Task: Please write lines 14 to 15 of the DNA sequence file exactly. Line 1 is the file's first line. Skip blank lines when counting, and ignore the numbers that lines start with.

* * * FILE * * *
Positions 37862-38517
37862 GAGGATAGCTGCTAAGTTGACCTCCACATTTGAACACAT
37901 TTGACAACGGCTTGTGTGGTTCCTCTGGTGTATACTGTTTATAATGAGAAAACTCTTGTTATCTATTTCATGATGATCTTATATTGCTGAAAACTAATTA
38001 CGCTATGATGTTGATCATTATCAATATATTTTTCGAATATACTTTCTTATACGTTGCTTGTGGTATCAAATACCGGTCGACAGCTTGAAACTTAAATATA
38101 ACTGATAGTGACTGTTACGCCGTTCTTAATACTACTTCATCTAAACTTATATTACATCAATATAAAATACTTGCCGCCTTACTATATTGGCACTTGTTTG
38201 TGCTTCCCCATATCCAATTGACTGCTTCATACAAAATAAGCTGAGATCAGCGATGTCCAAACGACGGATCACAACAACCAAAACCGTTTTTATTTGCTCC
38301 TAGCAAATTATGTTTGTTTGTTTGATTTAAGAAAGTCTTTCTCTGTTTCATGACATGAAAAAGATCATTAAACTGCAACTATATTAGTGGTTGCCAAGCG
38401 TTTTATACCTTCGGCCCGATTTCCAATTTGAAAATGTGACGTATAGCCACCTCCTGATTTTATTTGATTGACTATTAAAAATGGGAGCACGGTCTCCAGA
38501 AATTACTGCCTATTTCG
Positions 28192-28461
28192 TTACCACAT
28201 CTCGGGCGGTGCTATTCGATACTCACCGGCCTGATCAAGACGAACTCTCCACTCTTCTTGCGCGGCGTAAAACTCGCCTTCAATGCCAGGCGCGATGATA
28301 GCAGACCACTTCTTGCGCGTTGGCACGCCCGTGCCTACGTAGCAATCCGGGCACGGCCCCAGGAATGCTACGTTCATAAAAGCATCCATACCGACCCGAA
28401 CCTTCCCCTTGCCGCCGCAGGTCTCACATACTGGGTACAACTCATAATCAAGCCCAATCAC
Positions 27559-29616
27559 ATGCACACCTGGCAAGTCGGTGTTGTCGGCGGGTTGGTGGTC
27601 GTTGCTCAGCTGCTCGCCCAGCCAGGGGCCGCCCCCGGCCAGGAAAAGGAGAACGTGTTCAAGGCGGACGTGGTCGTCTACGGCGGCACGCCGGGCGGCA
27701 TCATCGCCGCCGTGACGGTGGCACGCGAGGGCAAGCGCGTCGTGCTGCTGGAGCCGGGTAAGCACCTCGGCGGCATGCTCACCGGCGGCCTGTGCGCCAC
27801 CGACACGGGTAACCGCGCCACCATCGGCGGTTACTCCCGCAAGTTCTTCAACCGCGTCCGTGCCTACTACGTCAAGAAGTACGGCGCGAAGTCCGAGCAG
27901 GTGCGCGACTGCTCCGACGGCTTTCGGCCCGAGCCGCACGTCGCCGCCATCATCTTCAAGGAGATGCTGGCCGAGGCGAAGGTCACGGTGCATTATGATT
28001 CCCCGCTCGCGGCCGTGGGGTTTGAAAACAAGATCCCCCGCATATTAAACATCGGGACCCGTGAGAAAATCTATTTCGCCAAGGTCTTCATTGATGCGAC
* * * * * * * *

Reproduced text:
28401 CCTTCCCCTTGCCGCCGCAGGTCTCACATACTGGGTACAACTCATAATCAAGCCCAATCAC
Positions 27559-29616